Departure Day

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RTE aired a documentary last night called ‘Departure Day’.   It followed a number of people who were in the process of emigrating to Australia.  It was a moving film as all the people leaving the country would have preferred to stay but could see no future for themselves or their children in Ireland.
You can watch the fil on the RTE player here.

Two things stood out from me that were not emphasised in the film.

There were a number of young tradesmen featured. In the interviews with the young men and their families it was apparent that they thought they would never return to Ireland again. The parents of these young men were particularly heartbroken at the prospect of never seeing them again.

The fact is all these young men were traveling to Australia on a 1 year working holiday visa, so there was every chance they would be back in Ireland in 12 months. They could possibly extend their one year visa by another year if the do 3 months of work on a farm or if they work in a regional area of Australia.

Unless they get sponsored by a business or find some other way of gaining permanent residency they will have to return to Ireland within a maximum of 2 years.   Some will undoubtedly remain on illegally but he Australian govenrment takes a harsh view of anyone who overextends their visa and doing this will seriously jeprodise any future hopes they might have for permanent residency.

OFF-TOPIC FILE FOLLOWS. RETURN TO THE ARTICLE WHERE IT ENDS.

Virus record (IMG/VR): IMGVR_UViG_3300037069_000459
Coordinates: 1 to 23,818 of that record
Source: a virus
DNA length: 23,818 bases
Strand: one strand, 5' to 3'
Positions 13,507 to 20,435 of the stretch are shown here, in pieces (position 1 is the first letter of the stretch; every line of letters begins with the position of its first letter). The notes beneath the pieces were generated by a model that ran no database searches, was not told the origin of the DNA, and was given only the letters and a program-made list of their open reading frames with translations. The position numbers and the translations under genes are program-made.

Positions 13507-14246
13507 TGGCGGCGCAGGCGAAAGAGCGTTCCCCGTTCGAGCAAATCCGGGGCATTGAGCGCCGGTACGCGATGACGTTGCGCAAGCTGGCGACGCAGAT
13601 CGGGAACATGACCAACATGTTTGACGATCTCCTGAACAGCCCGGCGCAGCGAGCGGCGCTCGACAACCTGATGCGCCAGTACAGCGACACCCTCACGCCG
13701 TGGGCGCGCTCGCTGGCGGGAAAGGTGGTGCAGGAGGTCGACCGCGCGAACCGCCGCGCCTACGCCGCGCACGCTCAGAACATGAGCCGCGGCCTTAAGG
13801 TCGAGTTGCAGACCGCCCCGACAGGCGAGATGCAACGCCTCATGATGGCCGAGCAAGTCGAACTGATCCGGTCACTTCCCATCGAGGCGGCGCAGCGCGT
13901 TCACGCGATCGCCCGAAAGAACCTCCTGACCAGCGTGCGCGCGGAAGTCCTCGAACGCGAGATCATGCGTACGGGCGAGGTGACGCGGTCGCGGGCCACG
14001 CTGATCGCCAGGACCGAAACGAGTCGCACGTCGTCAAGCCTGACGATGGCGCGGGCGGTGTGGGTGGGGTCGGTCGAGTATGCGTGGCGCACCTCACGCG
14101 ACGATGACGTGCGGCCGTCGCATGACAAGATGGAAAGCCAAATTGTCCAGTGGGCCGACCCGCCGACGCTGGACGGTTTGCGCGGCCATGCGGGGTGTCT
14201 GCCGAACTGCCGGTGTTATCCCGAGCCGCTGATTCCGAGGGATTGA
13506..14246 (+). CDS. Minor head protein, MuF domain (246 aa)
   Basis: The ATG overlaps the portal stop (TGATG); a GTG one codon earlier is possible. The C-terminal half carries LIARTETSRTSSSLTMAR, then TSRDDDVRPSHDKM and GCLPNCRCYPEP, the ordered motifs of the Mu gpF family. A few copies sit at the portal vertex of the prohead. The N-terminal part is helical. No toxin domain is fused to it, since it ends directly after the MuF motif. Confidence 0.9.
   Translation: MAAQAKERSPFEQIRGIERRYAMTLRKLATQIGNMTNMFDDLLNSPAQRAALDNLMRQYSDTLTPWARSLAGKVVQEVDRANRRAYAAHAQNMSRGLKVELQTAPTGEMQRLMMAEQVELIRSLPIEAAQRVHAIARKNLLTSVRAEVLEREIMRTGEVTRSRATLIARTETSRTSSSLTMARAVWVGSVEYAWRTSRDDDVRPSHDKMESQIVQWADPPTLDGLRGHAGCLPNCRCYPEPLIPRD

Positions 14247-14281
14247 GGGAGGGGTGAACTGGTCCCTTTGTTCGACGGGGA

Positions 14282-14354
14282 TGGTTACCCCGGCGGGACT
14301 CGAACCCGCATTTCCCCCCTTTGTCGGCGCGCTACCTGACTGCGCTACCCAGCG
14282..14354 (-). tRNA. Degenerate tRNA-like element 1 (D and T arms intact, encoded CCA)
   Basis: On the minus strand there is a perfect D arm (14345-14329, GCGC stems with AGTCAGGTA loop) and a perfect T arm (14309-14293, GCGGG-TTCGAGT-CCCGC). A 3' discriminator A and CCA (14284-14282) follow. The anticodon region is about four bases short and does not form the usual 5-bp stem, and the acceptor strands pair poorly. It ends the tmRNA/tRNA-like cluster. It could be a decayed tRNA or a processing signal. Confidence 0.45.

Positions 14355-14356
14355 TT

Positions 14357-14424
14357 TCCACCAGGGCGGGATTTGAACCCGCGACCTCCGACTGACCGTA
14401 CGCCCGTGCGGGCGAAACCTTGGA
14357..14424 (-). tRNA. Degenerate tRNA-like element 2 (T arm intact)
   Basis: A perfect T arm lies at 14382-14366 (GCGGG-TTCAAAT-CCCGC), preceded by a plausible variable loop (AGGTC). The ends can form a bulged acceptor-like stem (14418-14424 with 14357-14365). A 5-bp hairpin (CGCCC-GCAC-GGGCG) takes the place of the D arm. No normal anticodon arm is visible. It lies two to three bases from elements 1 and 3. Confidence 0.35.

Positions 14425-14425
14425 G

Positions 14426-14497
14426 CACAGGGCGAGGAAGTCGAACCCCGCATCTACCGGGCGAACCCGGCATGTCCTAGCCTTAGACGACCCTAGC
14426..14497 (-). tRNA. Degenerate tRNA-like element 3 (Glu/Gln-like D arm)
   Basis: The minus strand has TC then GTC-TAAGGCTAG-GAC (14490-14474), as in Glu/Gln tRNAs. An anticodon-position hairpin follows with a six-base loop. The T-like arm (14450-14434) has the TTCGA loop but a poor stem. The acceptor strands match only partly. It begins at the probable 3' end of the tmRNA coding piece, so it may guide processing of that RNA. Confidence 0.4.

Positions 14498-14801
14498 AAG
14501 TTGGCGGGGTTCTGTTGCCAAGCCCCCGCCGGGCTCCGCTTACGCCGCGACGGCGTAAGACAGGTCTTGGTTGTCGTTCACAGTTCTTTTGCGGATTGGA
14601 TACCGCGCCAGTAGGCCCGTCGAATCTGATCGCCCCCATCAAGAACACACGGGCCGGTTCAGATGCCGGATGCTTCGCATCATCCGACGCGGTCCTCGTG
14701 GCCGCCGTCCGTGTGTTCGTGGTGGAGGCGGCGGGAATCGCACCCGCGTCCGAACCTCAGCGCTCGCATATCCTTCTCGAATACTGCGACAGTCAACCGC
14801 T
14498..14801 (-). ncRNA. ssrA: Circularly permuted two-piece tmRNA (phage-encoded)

There has never been an American style amnesty for illegal immigrants in Australia.

The second thing that stood out was the number of people in the film who said they felt like they had almost left it too late to emigrate.  They had waited so long in the hope that their situation would improve, that some work would turn up, that by the time they began the process of obtaining a visa their chances were substantially diminished.

This is something I see on a daily basis.  I regularly have to tell people the bad news that they have left it too late.  They have been out of work too long or they don’t have the financial resources or their occupation is no longer in demand.

This is something that can be avoided.
What most people don’t realise is that gaining a permanent residency visa takes time, anything from 12 months to 2 years in some cases. Then once the visa is granted there is a 12 month period in which you can activate the visa.  Gaining a visa to work in Australia gives you the option to go it doesn’t mean you have to.  It gives you a choice.

If you are considering working in Australia I would encourage you to get in touch sooner rather than later to begin the process.



2 Replies to “Departure Day”

  1. My wife was here on a work visa and she overstayed, we are willing for her to go back and apply for spouse visa in tonga. Will the immigration interfere with her at the airport? ?? Is she can apply for spouse visa or is she going to be wait till 3 years? ??

    1. Hi,
      Its not likely Immigration will cause any problems for her leaving the country as that’s what they want her to do. She will receive a 3 year ban. You can apply for a spouse visa in Tonga if you are either an Australian citizen or permanent resident to be her sponsor for the application.

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